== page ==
The gorge

Fossil plants, shell imprints and fossil animal tracks in the Bletterbach gorge tell their stories about the flora and fauna of those times. Moreover, stones of any colour and shape tell us something about life on earth of millions of years ago:

Fire inside out – Bolzano quartz porphyry/rhyolite:

In the wake of violent volcanic eruptions, about 280-274 million years ago, hot ashes and lava streams covered the area that used to be located nearby the equator, generating the so-called Bolzano quartz porphyry/rhyolite. Today the reddish volcanic rock is part of the Etschtaler Vulkanitgruppe and constitutes the basis of the Bletterbach gorge.

From sand to stone – Gardena sandstone:

After violent volcanic eruptions 274 million years ago, heat, water and wind started their destructive work. In the course of millions of years, they washed away huge parts of porphyry rocks. Torrential streams and rivers transported fine sand to coastal areas depositing layer after layer. Stuck together by chalky and loamy material and compressed under enormous heavyweight layers positioned on top of them, they eventually created a new type of rock –sandstone. Due to the incorporation of various minerals, layers show different colour shades. Animal tracks and plant pieces were embedded in sand or mud and have thus been preserved until today, providing therefore an insight into the life of the geological past. Within these layers, we are also able to find traces of a lizard species – it is the one representing our GEOPARC Bletterbach logo.

Gypsum – the Bellerophon strata:

Towards the end of the Permian period, the land drifted away and the sea advanced. Shallow coastal waters and lagoons characterized the coastal areas, comparable with today’s Adriatic Sea in the area of Venice. The climate, however, was hotter and drier. The shallow lagoons were subject to periodical tidal changes, being dried out and then flooded again later on. In the mud of the lagoons under tropical sun, gypsum tubers were formed and are thus part of today’s layers. White and reddish gypsum strata in the gorge indicate nearby marine habitats.

The big extinction – the Permian-Triassic line:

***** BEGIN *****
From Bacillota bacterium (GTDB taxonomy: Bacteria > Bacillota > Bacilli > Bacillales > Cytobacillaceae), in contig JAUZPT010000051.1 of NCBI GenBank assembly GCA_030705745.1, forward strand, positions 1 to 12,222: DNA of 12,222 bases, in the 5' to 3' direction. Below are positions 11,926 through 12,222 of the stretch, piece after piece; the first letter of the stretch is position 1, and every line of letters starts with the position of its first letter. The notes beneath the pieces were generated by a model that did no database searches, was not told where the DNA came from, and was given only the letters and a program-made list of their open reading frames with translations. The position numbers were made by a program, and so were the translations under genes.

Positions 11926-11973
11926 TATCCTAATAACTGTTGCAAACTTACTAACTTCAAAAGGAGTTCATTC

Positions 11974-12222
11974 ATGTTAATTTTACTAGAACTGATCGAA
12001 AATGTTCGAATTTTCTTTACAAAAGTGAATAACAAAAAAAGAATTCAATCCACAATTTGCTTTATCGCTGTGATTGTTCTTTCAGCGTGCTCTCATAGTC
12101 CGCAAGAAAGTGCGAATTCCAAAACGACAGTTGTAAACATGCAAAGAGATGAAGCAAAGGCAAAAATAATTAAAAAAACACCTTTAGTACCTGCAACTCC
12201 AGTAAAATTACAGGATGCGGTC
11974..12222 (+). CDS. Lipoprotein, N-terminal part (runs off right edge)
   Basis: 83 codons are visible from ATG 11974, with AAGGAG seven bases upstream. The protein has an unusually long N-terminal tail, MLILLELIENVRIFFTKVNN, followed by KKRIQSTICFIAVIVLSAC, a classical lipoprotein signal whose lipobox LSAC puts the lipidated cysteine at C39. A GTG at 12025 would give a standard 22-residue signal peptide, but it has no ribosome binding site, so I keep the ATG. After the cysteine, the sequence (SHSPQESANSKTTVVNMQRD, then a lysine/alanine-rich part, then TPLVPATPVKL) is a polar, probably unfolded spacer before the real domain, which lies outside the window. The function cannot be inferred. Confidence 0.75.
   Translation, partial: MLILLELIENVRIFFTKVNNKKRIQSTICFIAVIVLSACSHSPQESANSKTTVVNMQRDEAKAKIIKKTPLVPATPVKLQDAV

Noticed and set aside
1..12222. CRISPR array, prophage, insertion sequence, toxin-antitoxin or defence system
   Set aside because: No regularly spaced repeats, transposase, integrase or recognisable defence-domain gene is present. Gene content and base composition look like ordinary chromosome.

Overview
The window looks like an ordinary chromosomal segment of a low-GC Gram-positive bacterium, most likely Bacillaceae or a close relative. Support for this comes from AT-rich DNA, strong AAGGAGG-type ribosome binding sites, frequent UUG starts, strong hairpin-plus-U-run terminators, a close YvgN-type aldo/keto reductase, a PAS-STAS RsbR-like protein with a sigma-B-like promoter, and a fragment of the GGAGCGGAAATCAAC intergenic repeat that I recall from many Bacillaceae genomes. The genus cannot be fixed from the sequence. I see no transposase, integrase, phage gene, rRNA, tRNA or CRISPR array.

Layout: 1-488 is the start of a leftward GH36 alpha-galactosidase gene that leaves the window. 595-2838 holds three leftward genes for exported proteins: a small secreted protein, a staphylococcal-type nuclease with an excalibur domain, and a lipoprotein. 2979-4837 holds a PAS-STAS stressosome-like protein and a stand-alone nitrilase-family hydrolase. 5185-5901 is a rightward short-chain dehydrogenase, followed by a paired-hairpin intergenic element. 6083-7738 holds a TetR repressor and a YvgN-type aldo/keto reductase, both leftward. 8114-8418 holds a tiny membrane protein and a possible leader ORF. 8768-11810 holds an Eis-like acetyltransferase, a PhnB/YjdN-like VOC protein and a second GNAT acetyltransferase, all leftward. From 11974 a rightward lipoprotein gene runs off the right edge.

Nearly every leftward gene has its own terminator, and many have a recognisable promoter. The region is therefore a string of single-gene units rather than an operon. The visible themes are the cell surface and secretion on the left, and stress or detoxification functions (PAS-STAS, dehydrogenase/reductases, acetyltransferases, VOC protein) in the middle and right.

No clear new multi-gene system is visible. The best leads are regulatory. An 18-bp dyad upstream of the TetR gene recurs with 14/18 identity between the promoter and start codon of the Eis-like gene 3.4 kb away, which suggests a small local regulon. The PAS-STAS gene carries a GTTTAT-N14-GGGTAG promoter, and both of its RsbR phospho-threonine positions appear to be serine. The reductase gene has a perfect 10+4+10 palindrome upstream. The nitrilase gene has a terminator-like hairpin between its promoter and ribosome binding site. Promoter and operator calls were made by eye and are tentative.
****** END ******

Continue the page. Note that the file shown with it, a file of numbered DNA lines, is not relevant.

The horizontal line between the Bellerophon strata and the Werfen Formation is coincident with the Permian-Triassic line and marks therefore the end of the Palaeozoic and the beginning of the Mesozoic (252 million years ago). Due to a catastrophic incident, for reasons that have still not been entirely clarified, most of the then existing animal and plant species became extinct within quite a short time. Experts assume that it could have been a climatic catastrophe triggered by volcanic eruptions.

A sea full of fossils – the Werfen Formation:

The Werfen Formation is composed of a variety of finely sequenced layers of limestone, marl, sandstone and argillite. Their formation dates back to the Lower/Early Triassic 252-245 million years ago, and they are thus the oldest layers of the Mesozoic. At the GEOPARC Bletterbach they are about 400 m (1,312 ft) deep, and their differences in structure suggest the interplay of periodical tidal changes. The Werfen Formation is partially rich in fossils. On the marine layers of the Lower/Early Triassic there is the only a couple of metres high Richthofen conglomerate, composed of different-sized rock pieces deposited by the rivers.

Tropical climate – the Contrin strata:

On top of the Richthofen conglomerate we can find the Contrin strata that set up the peak of the Weißhorn. Rocks were deposited in a tropical sea with shallow, clear and well-aerated waters. They were mainly formed due to the limestone-binding activity of Dasycladales algae.